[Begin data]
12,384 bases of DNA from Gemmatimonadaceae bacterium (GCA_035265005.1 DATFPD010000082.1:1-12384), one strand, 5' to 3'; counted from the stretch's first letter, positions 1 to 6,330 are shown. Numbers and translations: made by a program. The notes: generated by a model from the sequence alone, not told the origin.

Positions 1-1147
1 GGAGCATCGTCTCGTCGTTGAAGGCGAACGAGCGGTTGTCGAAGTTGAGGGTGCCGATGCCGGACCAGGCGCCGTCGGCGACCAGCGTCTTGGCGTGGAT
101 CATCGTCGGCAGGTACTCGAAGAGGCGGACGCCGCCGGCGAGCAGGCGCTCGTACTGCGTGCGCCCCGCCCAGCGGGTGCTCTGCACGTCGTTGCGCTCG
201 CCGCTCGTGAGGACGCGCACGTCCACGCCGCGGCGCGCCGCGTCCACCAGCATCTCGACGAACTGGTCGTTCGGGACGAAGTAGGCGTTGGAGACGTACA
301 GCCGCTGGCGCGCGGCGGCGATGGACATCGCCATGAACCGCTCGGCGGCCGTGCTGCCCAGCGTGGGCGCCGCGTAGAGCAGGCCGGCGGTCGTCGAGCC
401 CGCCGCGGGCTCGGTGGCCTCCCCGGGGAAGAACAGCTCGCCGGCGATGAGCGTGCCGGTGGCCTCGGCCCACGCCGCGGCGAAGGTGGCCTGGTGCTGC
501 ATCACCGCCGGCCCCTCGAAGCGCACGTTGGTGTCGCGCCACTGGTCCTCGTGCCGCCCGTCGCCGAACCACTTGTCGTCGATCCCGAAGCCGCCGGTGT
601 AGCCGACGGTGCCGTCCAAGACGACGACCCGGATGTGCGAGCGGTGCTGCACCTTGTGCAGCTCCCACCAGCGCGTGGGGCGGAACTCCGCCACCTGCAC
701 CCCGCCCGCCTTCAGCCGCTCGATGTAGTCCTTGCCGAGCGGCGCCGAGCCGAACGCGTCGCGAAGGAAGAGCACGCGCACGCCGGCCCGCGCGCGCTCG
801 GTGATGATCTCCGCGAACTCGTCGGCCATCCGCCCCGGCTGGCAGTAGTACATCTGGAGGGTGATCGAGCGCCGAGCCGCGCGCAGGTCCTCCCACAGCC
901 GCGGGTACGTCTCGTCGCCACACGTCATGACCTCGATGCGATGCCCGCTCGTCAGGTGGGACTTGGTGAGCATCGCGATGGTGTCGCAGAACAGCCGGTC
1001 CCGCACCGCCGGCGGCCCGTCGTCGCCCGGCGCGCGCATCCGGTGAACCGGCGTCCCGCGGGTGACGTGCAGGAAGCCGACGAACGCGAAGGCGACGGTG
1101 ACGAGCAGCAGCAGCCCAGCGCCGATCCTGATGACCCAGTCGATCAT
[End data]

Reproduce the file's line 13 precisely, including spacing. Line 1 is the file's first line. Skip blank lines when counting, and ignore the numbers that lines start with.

1001 CCGCACCGCCGGCGGCCCGTCGTCGCCCGGCGCGCGCATCCGGTGAACCGGCGTCCCGCGGGTGACGTGCAGGAAGCCGACGAACGCGAAGGCGACGGTG